The winds of change are sweeping through Texas, with wind power surpassing coal for the first time in history as a primary energy source.
Wind generated 22 percent of the Lone Star State’s energy needs, according to a report released last week by the Electrical Reliability Council of Texas, which manages the flow of electricity to more than 25 million people, accounting for 90 percent of the state’s energy needs.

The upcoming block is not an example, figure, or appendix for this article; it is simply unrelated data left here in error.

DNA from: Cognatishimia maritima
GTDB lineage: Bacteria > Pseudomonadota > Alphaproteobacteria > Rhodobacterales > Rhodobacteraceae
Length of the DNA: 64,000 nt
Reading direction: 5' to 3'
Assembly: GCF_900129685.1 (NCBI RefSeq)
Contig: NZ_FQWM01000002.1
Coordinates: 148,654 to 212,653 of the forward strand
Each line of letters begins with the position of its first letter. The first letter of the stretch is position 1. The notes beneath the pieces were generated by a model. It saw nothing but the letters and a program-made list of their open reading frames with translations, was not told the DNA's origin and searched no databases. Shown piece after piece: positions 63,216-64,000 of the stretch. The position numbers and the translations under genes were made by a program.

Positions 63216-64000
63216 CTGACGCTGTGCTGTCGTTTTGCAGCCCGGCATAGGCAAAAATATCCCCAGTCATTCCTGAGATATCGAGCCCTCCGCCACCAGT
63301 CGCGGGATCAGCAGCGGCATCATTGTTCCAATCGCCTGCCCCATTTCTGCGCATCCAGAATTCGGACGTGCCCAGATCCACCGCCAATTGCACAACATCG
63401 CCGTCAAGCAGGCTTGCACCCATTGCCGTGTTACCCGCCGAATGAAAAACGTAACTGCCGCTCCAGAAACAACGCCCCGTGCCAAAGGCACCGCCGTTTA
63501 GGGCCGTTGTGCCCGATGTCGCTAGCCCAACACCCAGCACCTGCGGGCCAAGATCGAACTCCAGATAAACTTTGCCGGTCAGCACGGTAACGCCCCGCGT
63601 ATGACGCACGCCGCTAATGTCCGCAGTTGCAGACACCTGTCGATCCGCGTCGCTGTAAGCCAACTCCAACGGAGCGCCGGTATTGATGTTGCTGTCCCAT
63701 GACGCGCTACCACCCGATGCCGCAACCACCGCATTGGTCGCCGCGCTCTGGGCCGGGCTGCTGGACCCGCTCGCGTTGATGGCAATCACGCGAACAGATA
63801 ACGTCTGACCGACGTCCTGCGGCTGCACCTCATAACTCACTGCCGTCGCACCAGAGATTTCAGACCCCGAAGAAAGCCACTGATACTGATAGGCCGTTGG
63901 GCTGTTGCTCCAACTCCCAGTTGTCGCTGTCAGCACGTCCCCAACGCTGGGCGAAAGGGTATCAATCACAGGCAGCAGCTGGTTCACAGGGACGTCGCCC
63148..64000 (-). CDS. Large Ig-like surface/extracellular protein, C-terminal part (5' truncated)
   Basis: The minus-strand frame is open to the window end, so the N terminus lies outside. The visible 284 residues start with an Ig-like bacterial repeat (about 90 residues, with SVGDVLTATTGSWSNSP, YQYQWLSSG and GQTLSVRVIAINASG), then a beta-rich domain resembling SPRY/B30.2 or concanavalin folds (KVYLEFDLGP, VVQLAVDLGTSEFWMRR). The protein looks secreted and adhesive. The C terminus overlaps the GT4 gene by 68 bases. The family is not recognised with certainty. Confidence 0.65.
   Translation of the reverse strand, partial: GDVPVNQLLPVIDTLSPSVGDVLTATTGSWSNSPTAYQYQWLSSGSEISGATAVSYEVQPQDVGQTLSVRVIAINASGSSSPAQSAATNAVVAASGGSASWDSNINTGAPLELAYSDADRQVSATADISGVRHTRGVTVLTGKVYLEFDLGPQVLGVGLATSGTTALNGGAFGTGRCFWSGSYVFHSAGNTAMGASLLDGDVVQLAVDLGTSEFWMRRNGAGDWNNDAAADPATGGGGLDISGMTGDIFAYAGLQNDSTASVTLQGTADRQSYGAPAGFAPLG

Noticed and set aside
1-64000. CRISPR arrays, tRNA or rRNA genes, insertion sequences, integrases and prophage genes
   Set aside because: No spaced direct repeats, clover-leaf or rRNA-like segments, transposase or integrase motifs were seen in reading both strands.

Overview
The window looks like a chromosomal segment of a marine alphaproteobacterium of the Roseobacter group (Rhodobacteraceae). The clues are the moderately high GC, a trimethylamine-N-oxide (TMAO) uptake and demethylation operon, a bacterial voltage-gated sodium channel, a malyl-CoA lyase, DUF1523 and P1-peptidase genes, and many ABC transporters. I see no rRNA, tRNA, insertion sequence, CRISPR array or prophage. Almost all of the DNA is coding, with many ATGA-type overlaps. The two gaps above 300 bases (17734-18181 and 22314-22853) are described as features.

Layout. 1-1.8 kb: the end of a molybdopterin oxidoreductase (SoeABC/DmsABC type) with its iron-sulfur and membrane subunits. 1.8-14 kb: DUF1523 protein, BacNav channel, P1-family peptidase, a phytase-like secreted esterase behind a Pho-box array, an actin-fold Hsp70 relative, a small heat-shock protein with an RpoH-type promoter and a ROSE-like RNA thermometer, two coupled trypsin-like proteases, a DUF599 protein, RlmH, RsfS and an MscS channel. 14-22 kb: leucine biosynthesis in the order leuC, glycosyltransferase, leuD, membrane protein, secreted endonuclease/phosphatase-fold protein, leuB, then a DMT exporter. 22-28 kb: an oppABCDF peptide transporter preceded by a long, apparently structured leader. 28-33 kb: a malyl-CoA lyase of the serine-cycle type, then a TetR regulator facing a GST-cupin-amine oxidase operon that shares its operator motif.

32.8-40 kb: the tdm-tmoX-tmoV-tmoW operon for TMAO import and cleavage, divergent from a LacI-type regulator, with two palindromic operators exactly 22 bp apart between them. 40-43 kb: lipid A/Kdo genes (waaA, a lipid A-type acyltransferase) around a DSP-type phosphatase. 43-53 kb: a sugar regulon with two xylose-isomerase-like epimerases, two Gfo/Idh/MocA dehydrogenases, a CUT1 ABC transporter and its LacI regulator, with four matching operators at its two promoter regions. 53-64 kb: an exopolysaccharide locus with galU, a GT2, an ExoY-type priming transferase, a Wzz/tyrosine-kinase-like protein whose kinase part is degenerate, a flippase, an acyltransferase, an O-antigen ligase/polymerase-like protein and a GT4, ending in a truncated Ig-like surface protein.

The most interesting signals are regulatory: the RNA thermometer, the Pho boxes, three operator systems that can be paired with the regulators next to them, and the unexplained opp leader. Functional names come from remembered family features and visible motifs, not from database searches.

Wind edged out coal, which provided 21 percent of the state’s power, according to the company.
In 2003, wind made up just 0.8 percent of total energy needs in Texas, and coal was responsible for 40 percent, ERCOT documents show.
Despite the dramatic rise of wind power, natural gas remains the state’s primary fuel, generating 44 percent of its power last year.
Although wind power accounts for just under seven percent of the country’s energy production, it is expected to be among the fastest rising source of electricity — along with solar power — in the next two years, according to the Energy Information Administration.